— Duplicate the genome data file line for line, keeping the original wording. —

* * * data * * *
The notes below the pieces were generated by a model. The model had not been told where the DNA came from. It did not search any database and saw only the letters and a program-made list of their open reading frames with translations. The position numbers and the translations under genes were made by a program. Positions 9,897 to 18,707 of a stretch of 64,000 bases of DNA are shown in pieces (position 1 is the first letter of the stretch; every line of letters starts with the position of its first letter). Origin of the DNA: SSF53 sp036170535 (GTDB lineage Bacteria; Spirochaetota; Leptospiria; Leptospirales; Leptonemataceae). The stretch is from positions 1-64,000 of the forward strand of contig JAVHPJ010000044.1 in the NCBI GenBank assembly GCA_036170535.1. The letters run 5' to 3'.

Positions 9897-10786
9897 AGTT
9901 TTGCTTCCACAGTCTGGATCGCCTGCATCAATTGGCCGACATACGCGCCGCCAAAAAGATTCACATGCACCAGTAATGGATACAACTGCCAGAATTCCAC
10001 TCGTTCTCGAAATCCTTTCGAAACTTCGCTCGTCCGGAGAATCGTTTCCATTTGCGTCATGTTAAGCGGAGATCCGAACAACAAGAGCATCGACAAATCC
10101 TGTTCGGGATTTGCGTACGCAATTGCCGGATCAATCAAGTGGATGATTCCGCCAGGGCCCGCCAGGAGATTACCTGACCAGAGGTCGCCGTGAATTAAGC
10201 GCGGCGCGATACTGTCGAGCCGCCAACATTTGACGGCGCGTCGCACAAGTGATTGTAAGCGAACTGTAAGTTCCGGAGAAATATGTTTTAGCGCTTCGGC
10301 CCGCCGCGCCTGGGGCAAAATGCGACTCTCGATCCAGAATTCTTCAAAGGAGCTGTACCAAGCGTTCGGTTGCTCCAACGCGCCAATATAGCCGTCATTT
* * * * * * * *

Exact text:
The notes below the pieces were generated by a model. The model had not been told where the DNA came from. It did not search any database and saw only the letters and a program-made list of their open reading frames with translations. The position numbers and the translations under genes were made by a program. Positions 9,897 to 18,707 of a stretch of 64,000 bases of DNA are shown in pieces (position 1 is the first letter of the stretch; every line of letters starts with the position of its first letter). Origin of the DNA: SSF53 sp036170535 (GTDB lineage Bacteria; Spirochaetota; Leptospiria; Leptospirales; Leptonemataceae). The stretch is from positions 1-64,000 of the forward strand of contig JAVHPJ010000044.1 in the NCBI GenBank assembly GCA_036170535.1. The letters run 5' to 3'.

Positions 9897-10786
9897 AGTT
9901 TTGCTTCCACAGTCTGGATCGCCTGCATCAATTGGCCGACATACGCGCCGCCAAAAAGATTCACATGCACCAGTAATGGATACAACTGCCAGAATTCCAC
10001 TCGTTCTCGAAATCCTTTCGAAACTTCGCTCGTCCGGAGAATCGTTTCCATTTGCGTCATGTTAAGCGGAGATCCGAACAACAAGAGCATCGACAAATCC
10101 TGTTCGGGATTTGCGTACGCAATTGCCGGATCAATCAAGTGGATGATTCCGCCAGGGCCCGCCAGGAGATTACCTGACCAGAGGTCGCCGTGAATTAAGC
10201 GCGGCGCGATACTGTCGAGCCGCCAACATTTGACGGCGCGTCGCACAAGTGATTGTAAGCGAACTGTAAGTTCCGGAGAAATATGTTTTAGCGCTTCGGC
10301 CCGCCGCGCCTGGGGCAAAATGCGACTCTCGATCCAGAATTCTTCAAAGGAGCTGTACCAAGCGTTCGGTTGCTCCAACGCGCCAATATAGCCGTCATTT